Competitor
Analysis

· 
Company
Analyses

II. OBJECTIVES

Includes both subjective and
quantifiable, measurable targets and all assumptions upon which they
depend.  Typical objectives include
sales, profits, market share, advertising awareness, etc. Objectives are
outcomes and cannot be directly controlled. 
For example, to spend four million dollars on advertising is a planned
action.  Advertising spending can have
several measurable outcomes or objectives; aided and unaided recall,
change in product positioning, or sales.  Be careful not to state planned
actions as objectives.

III. MARKETING STRATEGIES

“A marketing strategy is a
broad directional statement that describes how marketing objectives will be
accomplished.  Within our marketing plan, the marketing strategies
represent a first overview of various marketing tools and how they will be used
to achieve the marketing objectives.  While marketing objectives are
specific, quantifiable, and measurable, marketing strategies are
descriptive.”  [Hiebing and Cooper 2000 pg. 159.  Marketing
strategies provide a linkage between your objectives and your specific planned
actions.

IV.
ACTION PLAN (THE MARKETING MIX)

Defines as specifically as
possible the detailed actions, timing and implementation of the marketing
mix including product, promotion, price, and place (distribution) as
appropriate to the situation.  This
section of the market plan is based on the foundation of a strong situation
analysis.  An effectively prepared
situation analysis leads directly to marketing strategies and specific
marketing actions.

  V. 
CONTINGENCY PLANS (OPTIONAL)

Contingency plans are useful
when assumptions underlying the market plan have a significant degree of
uncertainty or risk.  “What
if?” analyses can include a sensitivity analysis using spreadsheets.  For example, high and low sales forecasts can
be used to determine effects on objectives.  Contingency plans include
alternative action plans.

  APPENDICES

Analytical details are placed
in appendices where they can be referred to when necessary.  Each item in the Appendices must be directly
referenced in the body of the market plan. 
Appendices often include sales forecasts, pro forma financial
statements, budgets, and any detailed analysis of the action plan.

Market Plan Outline

(Your case analysis should include all items that apply to the specific
case)

EXECUTIVE SUMMARY

Limit to one page providing
complete coverage of each section of your plan.  The reader should be able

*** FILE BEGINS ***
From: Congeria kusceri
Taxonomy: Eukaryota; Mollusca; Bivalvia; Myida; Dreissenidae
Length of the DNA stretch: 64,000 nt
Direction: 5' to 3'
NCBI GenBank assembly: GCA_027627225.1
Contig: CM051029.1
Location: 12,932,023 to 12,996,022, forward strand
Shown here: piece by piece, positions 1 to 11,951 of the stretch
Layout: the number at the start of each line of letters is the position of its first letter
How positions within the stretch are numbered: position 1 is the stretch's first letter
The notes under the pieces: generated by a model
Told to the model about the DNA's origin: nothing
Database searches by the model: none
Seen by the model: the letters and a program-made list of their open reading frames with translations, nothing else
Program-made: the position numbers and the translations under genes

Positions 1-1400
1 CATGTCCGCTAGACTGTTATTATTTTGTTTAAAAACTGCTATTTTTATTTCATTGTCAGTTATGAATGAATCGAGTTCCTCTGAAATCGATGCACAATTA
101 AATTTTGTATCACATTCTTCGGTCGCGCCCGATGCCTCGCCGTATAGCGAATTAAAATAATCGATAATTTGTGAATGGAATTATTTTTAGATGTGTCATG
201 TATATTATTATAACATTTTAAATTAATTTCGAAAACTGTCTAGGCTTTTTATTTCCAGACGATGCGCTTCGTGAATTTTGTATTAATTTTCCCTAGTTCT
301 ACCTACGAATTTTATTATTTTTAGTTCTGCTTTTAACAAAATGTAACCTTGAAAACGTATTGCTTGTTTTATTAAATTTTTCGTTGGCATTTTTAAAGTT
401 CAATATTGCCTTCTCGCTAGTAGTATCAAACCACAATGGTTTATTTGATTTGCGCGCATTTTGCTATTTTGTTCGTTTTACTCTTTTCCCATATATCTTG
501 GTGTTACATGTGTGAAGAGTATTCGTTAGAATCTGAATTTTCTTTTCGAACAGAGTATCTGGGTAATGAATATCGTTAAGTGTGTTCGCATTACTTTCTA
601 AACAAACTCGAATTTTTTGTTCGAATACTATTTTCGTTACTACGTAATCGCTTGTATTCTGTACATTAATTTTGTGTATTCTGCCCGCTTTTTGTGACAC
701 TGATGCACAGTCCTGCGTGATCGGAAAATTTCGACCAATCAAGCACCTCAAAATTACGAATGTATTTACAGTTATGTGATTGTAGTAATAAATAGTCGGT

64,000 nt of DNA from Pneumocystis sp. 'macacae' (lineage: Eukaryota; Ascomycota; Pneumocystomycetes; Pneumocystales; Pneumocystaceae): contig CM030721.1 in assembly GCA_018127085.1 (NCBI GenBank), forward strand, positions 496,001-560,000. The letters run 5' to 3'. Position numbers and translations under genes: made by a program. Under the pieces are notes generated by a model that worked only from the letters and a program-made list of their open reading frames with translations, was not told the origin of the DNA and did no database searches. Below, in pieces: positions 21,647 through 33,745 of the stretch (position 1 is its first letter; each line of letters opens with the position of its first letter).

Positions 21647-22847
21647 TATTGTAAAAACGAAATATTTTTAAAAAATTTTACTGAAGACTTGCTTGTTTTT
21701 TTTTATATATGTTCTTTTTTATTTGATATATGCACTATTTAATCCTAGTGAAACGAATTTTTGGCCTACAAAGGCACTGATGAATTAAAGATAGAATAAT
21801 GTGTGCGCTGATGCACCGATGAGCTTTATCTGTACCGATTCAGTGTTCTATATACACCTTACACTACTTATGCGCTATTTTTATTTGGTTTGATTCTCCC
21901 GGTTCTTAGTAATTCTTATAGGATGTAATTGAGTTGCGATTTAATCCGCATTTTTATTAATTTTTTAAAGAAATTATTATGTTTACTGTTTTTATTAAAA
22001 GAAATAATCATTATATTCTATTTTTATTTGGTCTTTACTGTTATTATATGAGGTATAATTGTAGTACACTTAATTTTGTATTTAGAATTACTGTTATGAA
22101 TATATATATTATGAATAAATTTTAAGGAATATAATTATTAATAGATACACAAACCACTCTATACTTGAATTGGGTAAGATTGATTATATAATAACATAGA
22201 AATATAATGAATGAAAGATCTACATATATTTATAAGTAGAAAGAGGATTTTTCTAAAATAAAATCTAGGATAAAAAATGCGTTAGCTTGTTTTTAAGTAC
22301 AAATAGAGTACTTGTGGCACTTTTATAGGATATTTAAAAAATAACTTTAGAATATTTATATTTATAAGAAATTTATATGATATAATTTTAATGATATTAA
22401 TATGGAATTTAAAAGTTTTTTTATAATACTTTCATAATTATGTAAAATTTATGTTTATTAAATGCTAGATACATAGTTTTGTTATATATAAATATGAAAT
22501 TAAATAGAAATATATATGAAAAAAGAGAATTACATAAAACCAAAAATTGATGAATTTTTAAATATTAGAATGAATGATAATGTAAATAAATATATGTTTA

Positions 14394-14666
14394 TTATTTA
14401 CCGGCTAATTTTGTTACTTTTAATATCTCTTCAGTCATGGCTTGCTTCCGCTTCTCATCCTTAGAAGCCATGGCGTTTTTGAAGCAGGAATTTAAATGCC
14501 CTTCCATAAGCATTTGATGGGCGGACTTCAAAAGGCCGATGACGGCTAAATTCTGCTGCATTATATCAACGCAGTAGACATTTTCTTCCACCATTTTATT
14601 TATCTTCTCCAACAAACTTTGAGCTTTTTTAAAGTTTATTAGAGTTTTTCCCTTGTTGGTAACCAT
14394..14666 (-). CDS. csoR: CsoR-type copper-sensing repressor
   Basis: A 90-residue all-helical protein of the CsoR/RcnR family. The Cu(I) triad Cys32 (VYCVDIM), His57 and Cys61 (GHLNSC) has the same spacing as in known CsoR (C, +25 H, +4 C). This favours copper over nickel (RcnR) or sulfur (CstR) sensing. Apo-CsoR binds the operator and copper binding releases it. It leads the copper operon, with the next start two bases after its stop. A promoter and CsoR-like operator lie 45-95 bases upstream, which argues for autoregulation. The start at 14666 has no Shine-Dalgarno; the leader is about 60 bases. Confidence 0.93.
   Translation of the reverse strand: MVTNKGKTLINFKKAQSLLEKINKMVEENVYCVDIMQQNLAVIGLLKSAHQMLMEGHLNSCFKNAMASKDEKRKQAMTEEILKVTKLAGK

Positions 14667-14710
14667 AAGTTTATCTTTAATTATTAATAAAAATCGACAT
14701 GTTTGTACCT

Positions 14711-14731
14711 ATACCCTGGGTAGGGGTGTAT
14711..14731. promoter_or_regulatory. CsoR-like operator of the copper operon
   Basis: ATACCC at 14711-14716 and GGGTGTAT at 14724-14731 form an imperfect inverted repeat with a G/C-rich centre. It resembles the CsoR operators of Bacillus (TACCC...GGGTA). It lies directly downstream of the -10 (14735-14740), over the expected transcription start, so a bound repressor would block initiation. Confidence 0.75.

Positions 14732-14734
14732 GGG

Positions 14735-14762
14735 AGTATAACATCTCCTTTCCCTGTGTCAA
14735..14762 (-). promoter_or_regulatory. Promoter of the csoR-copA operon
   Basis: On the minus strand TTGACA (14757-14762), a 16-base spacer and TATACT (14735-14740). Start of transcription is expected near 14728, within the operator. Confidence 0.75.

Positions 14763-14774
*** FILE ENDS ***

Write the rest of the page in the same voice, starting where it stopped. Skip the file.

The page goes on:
to have a basic understanding of all aspects of your plan.  The summary
assists the reader in understanding your plan.

The rest of the elements are
very detailed and you or your group may not be able to find every piece of
information.  Existing companies keep
trade secrets and those pieces of information will only be available to
insiders.  Items marked with an (*) will
be optional.  For the rest, good
marketing plans address each of them in either depth or a mention when data is
scarce. 

SITUATION ANALYSIS

Introduction

Market
and Industry Definition

Product
Sales History

Previous
Performance Versus Objectives

Market/Customer
Analysis

Market
Size

Market
Growth

Market
Potential and Forecast

Market
Segments

Consumer
Behavior

Competitor
Analysis

Competitor
Descriptions

Competitor
Strategies

Market
Shares

Company
Analysis

SWOT
Analysis

Internal
Factors

Strengths

Weaknesses

External
Factors

Opportunities

Threats

MARKETING
OBJECTIVES

Examples
of marketing objectives include:

Sales Revenues

Market Share

Profits

Return on Investment

Customer Satisfaction *

Customer Repeat Purchases *

Advertising Day After Recall (recall
of an advertising message 24 hours after it airs)*

Salesperson Quotas *

Growth in Distribution Outlets *

Sales by Specific Distribution Outlet
*

MARKETING
STRATEGIES

Examples of marketing strategies
include:

Entering a new market to increase sales
revenues

Introducing a new product to build a
market

Introduction of a new promotional
campaign to increase brand awareness

Introduce a low price product line to
build market share

ACTION
PLAN [THE MARKETING MIX]

Product

Price

Promotion [Advertising and promotional
plans]

Public Relations

Sales Force

Distribution 

Marketing Research *

CONTINGENCY
PLANS [NOT OPTIONAL PLEASE INCLUDE]

APPENDICES
[AS APPROPRIATE]

Forecasts/Market Analysis

Pro Forma Financial Statements

Budgets

Action Plan Analysis

Media Plans

Timelines and Schedules

References

Hiebing, Roman G. and Scott W.
Cooper  (1990) The Successful Marketing Plan: Brief Edition, NTC Business Books:  Lincolnwood, Ill.

Hopkins, D. S. (1972) The Short­Term Marketing Plan,  The Conference Board: New York, N.Y.

Lehmann, Donald S. and Russell
S. Winer (1997) Analysis for Marketing Planning. Irwin McGraw-Hill:
Boston, MA.